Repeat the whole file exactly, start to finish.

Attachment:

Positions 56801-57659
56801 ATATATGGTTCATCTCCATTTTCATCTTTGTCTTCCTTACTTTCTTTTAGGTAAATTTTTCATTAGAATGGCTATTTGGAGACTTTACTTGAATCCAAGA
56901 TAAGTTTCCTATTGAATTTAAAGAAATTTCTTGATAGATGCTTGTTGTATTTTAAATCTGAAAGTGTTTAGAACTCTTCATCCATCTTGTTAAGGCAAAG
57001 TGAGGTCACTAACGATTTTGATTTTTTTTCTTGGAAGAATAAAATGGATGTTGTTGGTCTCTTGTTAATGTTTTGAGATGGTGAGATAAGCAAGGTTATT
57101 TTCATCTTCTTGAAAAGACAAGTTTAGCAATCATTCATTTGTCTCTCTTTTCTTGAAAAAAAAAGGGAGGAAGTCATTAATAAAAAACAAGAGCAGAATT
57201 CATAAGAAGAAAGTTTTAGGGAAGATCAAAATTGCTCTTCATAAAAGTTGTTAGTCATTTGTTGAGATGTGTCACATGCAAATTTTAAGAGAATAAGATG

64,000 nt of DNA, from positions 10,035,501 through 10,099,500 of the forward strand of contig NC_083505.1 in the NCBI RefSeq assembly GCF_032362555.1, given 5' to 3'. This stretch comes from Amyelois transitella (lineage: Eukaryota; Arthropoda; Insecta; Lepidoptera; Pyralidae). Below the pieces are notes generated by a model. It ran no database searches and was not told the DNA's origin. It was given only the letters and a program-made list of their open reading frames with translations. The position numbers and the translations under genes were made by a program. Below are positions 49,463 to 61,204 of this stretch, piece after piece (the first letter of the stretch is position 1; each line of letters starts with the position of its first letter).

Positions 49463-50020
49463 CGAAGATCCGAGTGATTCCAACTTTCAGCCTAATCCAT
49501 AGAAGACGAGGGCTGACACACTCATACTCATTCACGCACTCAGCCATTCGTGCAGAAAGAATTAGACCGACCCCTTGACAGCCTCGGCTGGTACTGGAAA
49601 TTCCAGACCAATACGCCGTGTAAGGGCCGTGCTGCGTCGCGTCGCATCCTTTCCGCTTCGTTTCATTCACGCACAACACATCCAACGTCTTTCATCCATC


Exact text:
Positions 56801-57659
56801 ATATATGGTTCATCTCCATTTTCATCTTTGTCTTCCTTACTTTCTTTTAGGTAAATTTTTCATTAGAATGGCTATTTGGAGACTTTACTTGAATCCAAGA
56901 TAAGTTTCCTATTGAATTTAAAGAAATTTCTTGATAGATGCTTGTTGTATTTTAAATCTGAAAGTGTTTAGAACTCTTCATCCATCTTGTTAAGGCAAAG
57001 TGAGGTCACTAACGATTTTGATTTTTTTTCTTGGAAGAATAAAATGGATGTTGTTGGTCTCTTGTTAATGTTTTGAGATGGTGAGATAAGCAAGGTTATT
57101 TTCATCTTCTTGAAAAGACAAGTTTAGCAATCATTCATTTGTCTCTCTTTTCTTGAAAAAAAAAGGGAGGAAGTCATTAATAAAAAACAAGAGCAGAATT
57201 CATAAGAAGAAAGTTTTAGGGAAGATCAAAATTGCTCTTCATAAAAGTTGTTAGTCATTTGTTGAGATGTGTCACATGCAAATTTTAAGAGAATAAGATG

64,000 nt of DNA, from positions 10,035,501 through 10,099,500 of the forward strand of contig NC_083505.1 in the NCBI RefSeq assembly GCF_032362555.1, given 5' to 3'. This stretch comes from Amyelois transitella (lineage: Eukaryota; Arthropoda; Insecta; Lepidoptera; Pyralidae). Below the pieces are notes generated by a model. It ran no database searches and was not told the DNA's origin. It was given only the letters and a program-made list of their open reading frames with translations. The position numbers and the translations under genes were made by a program. Below are positions 49,463 to 61,204 of this stretch, piece after piece (the first letter of the stretch is position 1; each line of letters starts with the position of its first letter).

Positions 49463-50020
49463 CGAAGATCCGAGTGATTCCAACTTTCAGCCTAATCCAT
49501 AGAAGACGAGGGCTGACACACTCATACTCATTCACGCACTCAGCCATTCGTGCAGAAAGAATTAGACCGACCCCTTGACAGCCTCGGCTGGTACTGGAAA
49601 TTCCAGACCAATACGCCGTGTAAGGGCCGTGCTGCGTCGCGTCGCATCCTTTCCGCTTCGTTTCATTCACGCACAACACATCCAACGTCTTTCATCCATC